INTRO: The suburban bus system SMART wants to ask voters for more money. They’re looking for $28 million a year for four years. The money will buy buses. The vote will be in August. The issue is drawing out extremes: fighting slavery on one end and fighting government on the other. Michigan Now’s Chris McCarus reports.
Public transit in and around Detroit is bad.
62% of Detroiters commuted out to the suburbs or even farther…according to the Federal Reserve Bank
Here’s another statistic: According to Insure.com This is the most expensive state for car insurance. The Michigan Roundtable for Diversity and Inclusion wants all this to change. They talked about transit and racism March 29 at Cobo Hall. Teenager Kenneth Davis said this:
“There’s a big chance that you’re not going to get hired if you put on your job application that you rely on public transportation. There are two things technically in Detroit that are messed up. That’s transit and Michigan has the highest insurance in the country. So when you have those two things that are horrible it hinders people being able to get jobs. If you don’t have transportation to get to a job you don’t have a job. If you don’t have a job you don’t have money.”
SMART is paid for by Wayne, Oakland and Macomb County taxpayers. Most of SMART’S 200 buses have been driven a half million miles or more. The Federal Transit Administration says that’s over the limit. Those buses should never drive again.
SMART wants to buy new buses. Voters could approve them in a millage this summer. Say you have a $200,000 house. You’re paying $60 a year now for SMART. The millage will increase that to $100 a year.
“So I feel somewhat….” said Republican Commission Kathy Crawford of Novi.
“Guilty,” joked Republican Commissioner Bob Gosselin of Troy.
“Not guilty,” said Crawford embarrassed by Gosselin’s wisecrack. “No.” They were in a county committee meeting. They debated whether voters have the right to pay an extra $40 a year for SMART bus service.
“I just feel somewhat in a quandary about this because Novi is not really a bus friendly community. But I see tremendous growing need for transportation services.”
Novi voters decided to opt out of SMART a few years ago. Buses don’t stop in their town. Same with Northville, Bloomfield Hills, Rochester and Rochester Hills, Plymouth, Canton, Livonia and more. Macomb County however, got every community there to be part of SMART. No opting out.. Kathy Crawford helped improve dial-a-ride in Novi and seemed concerned for other towns too.
“The thing that’s disappointing to me about this whole issue is that this is a crisis. The buses have to be replaced or you can no longer operate. Correct?”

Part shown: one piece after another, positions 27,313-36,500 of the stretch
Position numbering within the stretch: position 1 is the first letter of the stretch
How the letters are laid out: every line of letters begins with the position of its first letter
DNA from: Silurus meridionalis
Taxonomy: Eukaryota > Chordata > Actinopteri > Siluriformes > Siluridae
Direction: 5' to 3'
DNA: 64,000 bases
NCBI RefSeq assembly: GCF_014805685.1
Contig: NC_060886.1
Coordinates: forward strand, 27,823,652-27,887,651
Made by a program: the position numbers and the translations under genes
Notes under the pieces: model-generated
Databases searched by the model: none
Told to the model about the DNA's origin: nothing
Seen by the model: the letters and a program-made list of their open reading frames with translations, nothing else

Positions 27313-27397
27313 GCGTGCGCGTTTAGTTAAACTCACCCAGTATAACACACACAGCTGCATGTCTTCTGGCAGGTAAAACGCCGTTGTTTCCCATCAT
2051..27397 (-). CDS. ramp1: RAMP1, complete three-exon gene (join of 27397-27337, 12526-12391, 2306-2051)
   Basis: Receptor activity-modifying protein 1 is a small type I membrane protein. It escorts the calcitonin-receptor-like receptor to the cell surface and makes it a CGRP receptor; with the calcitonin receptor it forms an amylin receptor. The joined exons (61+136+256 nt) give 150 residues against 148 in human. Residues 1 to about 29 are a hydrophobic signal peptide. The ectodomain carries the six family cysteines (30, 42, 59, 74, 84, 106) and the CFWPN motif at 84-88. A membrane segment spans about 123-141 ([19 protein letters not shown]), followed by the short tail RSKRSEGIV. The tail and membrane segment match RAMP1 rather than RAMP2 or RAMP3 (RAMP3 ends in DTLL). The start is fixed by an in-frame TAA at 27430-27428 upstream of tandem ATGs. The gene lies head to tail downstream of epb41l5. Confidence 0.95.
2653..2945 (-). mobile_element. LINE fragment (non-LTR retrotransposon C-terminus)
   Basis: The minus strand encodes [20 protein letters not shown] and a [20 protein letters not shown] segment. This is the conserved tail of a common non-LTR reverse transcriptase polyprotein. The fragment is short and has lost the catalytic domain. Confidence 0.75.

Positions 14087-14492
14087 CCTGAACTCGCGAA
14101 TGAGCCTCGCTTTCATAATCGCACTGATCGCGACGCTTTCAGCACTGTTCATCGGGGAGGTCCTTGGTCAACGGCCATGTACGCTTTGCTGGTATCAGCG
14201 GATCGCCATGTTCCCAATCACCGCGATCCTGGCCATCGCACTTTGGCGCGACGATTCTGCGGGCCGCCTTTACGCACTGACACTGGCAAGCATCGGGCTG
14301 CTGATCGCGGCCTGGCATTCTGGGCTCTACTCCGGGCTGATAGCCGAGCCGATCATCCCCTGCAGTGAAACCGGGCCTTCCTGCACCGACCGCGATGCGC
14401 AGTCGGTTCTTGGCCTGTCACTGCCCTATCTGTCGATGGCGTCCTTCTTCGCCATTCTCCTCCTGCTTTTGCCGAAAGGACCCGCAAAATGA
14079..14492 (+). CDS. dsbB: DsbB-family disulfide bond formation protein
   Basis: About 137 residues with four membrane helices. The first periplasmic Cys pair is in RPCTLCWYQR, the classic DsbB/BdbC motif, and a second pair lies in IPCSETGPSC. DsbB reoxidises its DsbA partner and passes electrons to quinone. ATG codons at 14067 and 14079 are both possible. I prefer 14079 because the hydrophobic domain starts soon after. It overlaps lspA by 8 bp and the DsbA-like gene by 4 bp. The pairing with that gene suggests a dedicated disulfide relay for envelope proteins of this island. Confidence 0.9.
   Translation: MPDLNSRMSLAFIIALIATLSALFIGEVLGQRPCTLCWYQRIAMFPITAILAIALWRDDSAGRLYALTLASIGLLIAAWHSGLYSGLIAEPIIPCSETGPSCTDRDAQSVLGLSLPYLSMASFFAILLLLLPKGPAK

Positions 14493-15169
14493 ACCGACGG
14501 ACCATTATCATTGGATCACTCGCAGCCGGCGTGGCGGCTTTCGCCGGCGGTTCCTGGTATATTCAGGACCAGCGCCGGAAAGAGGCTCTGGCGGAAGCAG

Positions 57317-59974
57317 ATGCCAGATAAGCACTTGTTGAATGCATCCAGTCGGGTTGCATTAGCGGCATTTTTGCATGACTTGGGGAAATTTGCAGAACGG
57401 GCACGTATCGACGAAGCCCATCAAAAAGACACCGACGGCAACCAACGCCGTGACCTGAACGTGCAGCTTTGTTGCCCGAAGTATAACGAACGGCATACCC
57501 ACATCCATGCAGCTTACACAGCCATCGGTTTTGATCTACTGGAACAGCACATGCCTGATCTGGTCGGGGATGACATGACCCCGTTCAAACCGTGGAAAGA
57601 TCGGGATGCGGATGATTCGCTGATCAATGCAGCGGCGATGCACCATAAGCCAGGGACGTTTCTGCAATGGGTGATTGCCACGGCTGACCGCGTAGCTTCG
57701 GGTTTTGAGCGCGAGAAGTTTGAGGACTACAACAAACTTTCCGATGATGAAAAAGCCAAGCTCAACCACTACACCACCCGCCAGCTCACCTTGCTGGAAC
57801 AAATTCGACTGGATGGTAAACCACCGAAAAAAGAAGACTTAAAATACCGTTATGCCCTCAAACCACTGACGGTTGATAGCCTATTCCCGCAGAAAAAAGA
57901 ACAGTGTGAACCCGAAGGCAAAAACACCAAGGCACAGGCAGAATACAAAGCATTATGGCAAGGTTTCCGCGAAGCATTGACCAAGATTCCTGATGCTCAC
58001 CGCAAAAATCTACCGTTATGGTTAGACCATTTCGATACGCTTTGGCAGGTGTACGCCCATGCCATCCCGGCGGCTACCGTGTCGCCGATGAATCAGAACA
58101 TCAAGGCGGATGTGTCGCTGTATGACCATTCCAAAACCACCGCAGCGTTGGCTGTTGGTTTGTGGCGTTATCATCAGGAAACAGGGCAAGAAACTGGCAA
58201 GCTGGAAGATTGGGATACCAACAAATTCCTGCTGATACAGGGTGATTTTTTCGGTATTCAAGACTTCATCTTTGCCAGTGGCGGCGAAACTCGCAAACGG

Crawford was asking John Hertel, General Manager of SMART who had presented his case to Oakland County.
“You have to understand that for Southeast Michigan we have been gradually slipping into crisis mode for decades. I see those people standing at those stops I know that 70% of them are going to work. The other 30% are people that have special needs. They are going to school. They simply can’t afford an automobile. If we don’t provide this and you’re right then you are into a real crisis.”
In the last five years, SMART’s budget has shrunk because property values have shrunk. Oakland County dropped 30%. So there’s less tax money sent to SMART.
“I would really resent anyone not allowing this to happen, not allowing the people to speak.”
Mattie Hatchett is a former school principal, Pontiac deputy mayor and current democratic commissioner.
“So as an opt-in I am asking that we allow an opportunity to vote on the bill or not.”
“Mr. Gosselin, quick,” said the chair of the meeting.
“Yeah but it’s an increase. Ok.” said Gosselin. He wants no chance for a tax increase.
“It doesn’t matter,” Hatchett said. “Whether it’s an increase or not. Your voters will decide. They’re only asking that you to allow us to vote.”
“But Mattie the playing field is not level. They’re going to spend $10 to $20 million advertising one side of the issue and the other side won’t even be heard.” Gosselin was talking to Hatchett. But Hertel was still in the room at his microphone.
“We will never have that kind of money,” said Hertel.
Transit advocates wish Hertel had that much money for an ad campaign but don’t believe he has any. He didn’t return my phone call. Gosselin speaks for the other side, the most successful side. His bio page says he’s raised more than a $1 billion to expand expressways. While he’s defeated transit money for the suburbs to share with Detroit.
His page says: “transit legislation (DARTA) that would have levied up to $2 billion in new regional taxes to bolster Detroit’s corrupt, union-dominated transit system.” Meanwhile, back at the conference on transit and racism at Cobo Hall in Detroit, advocate Joel Batterman said:
“You know even the title of this session is transit we’re dealing with something more fundamental than that. It’s the freedom to move and participate as a citizen in this society.”
But just as the Oakland County republicans disagreed with one another, so did people at the conference. An African-American man protested and walked out of a session led by the Reverend Joan Ross.
“If you don’t want to look back at the past there’s no sense looking forward at the future.” Ross is the director of the NorthEnd Woodward Community Coalition.
We’re talking about the policies that have started from the very beginning, from slavery.”
“I’m talking about right now, though,” said the man.
“And we are too,” said Ross. “If you’d sit down and listen you might learn that particular piece.”